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Denver Water rates to be slightly higher in 2021

A customer in Denver using 102,000 gallons as they did in 2020 would see an overall rise in their monthly bill of 67 cents.

DENVER — Most Denver Water customers will see their monthly bills increase slightly in 2021.

The Denver Board of Water Commissioners adopted rate changes on Wednesday to help pay for its new Lead Reduction Program that launched in January 2020.

The rate change for the Lead Reduction Program will take effect Jan. 1, 2021. All residential customers will see a slight increase in both the fixed monthly charge and the price per gallon of water, according to Denver Water.

A customer in Denver using 102,000 gallons as they did in 2020 would see an overall rise in their monthly bill of 67 cents.

“Denver Water has long had a philosophy of small, slow and steady rate increases to cover the cost of delivering clean, safe water to our customers now and into the future,” said Denver Water CEO/Manager Jim Lochhead. “Under normal circumstances, we anticipated the need for a 3% to 5% increase to cover our existing costs plus our new, groundbreaking Lead Reduction Program. But with the economic consequences of the pandemic evident across our community, Denver Water has cut its costs and scaled back the necessary increase to 1.5%, ensuring we can cover the cost of our new Lead Reduction Program and also move forward on a series of major, multiyear projects to ensure we’re meeting our commitment to our customers.”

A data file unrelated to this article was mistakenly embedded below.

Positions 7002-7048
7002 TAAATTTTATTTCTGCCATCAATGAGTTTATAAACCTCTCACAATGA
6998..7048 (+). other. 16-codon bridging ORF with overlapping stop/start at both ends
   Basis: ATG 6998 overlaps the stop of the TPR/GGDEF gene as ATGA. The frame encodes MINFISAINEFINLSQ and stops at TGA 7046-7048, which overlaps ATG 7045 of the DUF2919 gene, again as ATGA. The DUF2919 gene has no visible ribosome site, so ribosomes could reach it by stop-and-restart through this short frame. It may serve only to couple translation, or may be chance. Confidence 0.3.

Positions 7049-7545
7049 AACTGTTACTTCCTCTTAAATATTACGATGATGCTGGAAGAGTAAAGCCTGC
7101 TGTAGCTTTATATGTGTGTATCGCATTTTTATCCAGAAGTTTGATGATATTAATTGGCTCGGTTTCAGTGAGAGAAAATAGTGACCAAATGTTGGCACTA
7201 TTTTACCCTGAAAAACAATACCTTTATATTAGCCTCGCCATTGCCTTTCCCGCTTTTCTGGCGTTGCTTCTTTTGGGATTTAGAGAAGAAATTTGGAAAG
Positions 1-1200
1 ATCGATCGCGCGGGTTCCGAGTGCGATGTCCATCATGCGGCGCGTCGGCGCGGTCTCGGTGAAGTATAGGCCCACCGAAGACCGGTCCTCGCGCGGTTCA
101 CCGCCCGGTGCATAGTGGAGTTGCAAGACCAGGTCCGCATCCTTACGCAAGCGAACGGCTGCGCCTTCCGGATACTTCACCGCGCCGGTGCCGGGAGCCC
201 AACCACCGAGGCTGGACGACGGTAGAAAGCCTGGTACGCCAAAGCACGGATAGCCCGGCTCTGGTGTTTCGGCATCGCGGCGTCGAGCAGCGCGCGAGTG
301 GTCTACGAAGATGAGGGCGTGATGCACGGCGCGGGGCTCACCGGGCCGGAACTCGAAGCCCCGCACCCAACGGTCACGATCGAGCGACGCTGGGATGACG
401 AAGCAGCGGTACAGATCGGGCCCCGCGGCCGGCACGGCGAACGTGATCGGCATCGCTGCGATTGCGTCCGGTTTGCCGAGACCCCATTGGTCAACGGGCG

> Above video: Denver changing pH level of its water as part of lead reduction plan.

RELATED: Denver changing pH level of its water as part of lead reduction plan

Denver Water said the Lead Reduction Program aims to reduce the risk of lead getting into customers’ drinking water by replacing lead service lines that are in Denver Water’s service area at no direct cost to the customer.

Customers enrolled in the program are being provided with water pitchers and filters to use for drinking, cooking and preparing infant formula until six months after their lead service line is replaced.

The lead service lines will be replaced over a 15-year period.

Denver Water said its proposed five-year, $1.5 billion capital plan includes about 100 projects, in addition to the Lead Reduction Program, aimed at "maintaining or upgrading infrastructure and ensuring the utility has the flexibility needed to ensure a reliable water supply as weather patterns in the future veer from the past and the population grows."

For more information, visit denverwater.org.

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DENVER WATER FUN FACTS:

  • Serves 1.5 million people in the Denver metro area.
  • Operates and maintains 3,000 miles of pipe.
  • Operates and maintains 20 dams.
  • Operates and maintains 22 pump stations.
  • Operates and maintains 30 underground storage tanks.
  • Operates and maintains four treatment plants.
  • Collection system covers more than 4,000 square miles.

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